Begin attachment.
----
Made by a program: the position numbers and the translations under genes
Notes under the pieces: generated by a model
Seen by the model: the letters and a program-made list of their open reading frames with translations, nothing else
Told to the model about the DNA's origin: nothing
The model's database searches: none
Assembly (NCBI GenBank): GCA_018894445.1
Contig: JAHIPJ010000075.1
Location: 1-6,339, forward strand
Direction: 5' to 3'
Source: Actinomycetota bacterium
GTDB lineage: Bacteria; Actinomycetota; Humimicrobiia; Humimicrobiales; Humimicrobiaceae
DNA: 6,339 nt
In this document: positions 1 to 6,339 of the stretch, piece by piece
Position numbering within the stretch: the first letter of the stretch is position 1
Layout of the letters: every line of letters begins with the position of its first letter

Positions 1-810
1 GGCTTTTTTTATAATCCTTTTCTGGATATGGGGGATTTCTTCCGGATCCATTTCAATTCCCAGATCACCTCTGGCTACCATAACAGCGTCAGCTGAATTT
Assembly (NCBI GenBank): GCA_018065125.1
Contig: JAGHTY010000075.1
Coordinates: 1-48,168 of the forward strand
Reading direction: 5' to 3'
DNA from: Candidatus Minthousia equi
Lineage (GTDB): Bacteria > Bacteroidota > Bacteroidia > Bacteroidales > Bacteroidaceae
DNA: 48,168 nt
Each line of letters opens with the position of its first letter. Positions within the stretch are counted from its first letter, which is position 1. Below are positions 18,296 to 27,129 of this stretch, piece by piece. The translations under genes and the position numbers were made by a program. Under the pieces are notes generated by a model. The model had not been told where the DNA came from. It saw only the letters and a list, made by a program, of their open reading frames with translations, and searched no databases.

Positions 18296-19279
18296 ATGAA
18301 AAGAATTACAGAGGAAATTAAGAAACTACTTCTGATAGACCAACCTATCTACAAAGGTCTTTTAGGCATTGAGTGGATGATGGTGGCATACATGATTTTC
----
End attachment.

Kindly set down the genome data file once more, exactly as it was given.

Made by a program: the position numbers and the translations under genes
Notes under the pieces: generated by a model
Seen by the model: the letters and a program-made list of their open reading frames with translations, nothing else
Told to the model about the DNA's origin: nothing
The model's database searches: none
Assembly (NCBI GenBank): GCA_018894445.1
Contig: JAHIPJ010000075.1
Location: 1-6,339, forward strand
Direction: 5' to 3'
Source: Actinomycetota bacterium
GTDB lineage: Bacteria; Actinomycetota; Humimicrobiia; Humimicrobiales; Humimicrobiaceae
DNA: 6,339 nt
In this document: positions 1 to 6,339 of the stretch, piece by piece
Position numbering within the stretch: the first letter of the stretch is position 1
Layout of the letters: every line of letters begins with the position of its first letter

Positions 1-810
1 GGCTTTTTTTATAATCCTTTTCTGGATATGGGGGATTTCTTCCGGATCCATTTCAATTCCCAGATCACCTCTGGCTACCATAACAGCGTCAGCTGAATTT
Assembly (NCBI GenBank): GCA_018065125.1
Contig: JAGHTY010000075.1
Coordinates: 1-48,168 of the forward strand
Reading direction: 5' to 3'
DNA from: Candidatus Minthousia equi
Lineage (GTDB): Bacteria > Bacteroidota > Bacteroidia > Bacteroidales > Bacteroidaceae
DNA: 48,168 nt
Each line of letters opens with the position of its first letter. Positions within the stretch are counted from its first letter, which is position 1. Below are positions 18,296 to 27,129 of this stretch, piece by piece. The translations under genes and the position numbers were made by a program. Under the pieces are notes generated by a model. The model had not been told where the DNA came from. It saw only the letters and a list, made by a program, of their open reading frames with translations, and searched no databases.

Positions 18296-19279
18296 ATGAA
18301 AAGAATTACAGAGGAAATTAAGAAACTACTTCTGATAGACCAACCTATCTACAAAGGTCTTTTAGGCATTGAGTGGATGATGGTGGCATACATGATTTTC